And it doesn't stop there. I've had "Montezuma's revenge." (I'm reminded of the Monty Python "Australian Table Wine" skit: "This is a fine emetic wine which really open up the sluices at both ends." Yeah; it got pretty gross.)

I am sure that my suspectibility to colds and other infections, like rosacia around my injection sites, is a side-effect of my use of Rebif, which depresses the immune system. Still, its better than an exacerbation.

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I was more than half-serious about signing up for a drug trial acting on my suggestion of replacing the current self-injection drug delivery mechanism with an inhaler, just like most asthma drug are currently using, which would use the natural permeable membrane of my lungs to deliver the prions of Rebif directly into my blood stream; rather than depending on the limphatic system to deliver he drug.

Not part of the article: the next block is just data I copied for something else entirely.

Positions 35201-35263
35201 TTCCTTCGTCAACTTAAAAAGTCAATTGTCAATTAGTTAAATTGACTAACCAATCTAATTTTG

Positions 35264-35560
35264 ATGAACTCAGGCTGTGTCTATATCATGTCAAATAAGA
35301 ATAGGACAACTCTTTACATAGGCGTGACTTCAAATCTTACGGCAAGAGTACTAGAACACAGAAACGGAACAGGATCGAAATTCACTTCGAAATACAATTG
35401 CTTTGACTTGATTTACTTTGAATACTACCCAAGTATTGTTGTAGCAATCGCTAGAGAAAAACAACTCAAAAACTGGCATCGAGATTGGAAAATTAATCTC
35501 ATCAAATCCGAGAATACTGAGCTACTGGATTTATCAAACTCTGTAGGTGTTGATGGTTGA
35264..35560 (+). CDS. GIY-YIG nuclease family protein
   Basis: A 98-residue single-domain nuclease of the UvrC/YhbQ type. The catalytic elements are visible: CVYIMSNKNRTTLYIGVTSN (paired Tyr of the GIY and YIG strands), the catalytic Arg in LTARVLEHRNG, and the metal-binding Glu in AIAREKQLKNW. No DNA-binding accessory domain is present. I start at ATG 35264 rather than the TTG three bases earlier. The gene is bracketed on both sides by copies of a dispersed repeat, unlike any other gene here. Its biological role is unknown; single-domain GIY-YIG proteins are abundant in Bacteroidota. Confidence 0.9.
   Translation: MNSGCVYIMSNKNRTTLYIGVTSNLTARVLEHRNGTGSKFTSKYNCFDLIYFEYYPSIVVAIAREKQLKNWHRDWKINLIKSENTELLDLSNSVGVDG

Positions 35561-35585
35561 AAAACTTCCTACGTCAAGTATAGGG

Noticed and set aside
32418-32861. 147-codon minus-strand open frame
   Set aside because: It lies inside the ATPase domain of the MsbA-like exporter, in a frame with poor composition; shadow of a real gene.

Inhalation is what the tobacco industry has been using to deliver nicotine into our bloodstreams for hundreds of years. And crack cocaine uses the same mechanism.

Why can't we learn something from all the pot-heads out there? Why can't we learn what the illicit drug dealers out there already know? Lungs are a good drug delivery system.

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I've just finished watching an extremely depressing PBS special about "David Vetter", the "Boy in the Bubble" who had no immune system. He died from having none, I have one that has tried to kill me every fifteen years or so. (Mine may suck, and bite, but its still better that his was, or make that wasnt.)

I also hate the thought of a colonoscopy. Sue me. I'm 53 and due for one but its not something that I'm in a hurry to do.

Its not a road I care to go down, though my supper on its way there now.

Sorry, but either I laugh or I cry, and I'd rather find the humor in any situation. I dont care if indomitable good spirits are a side effect of having MS. I'm glad to have them.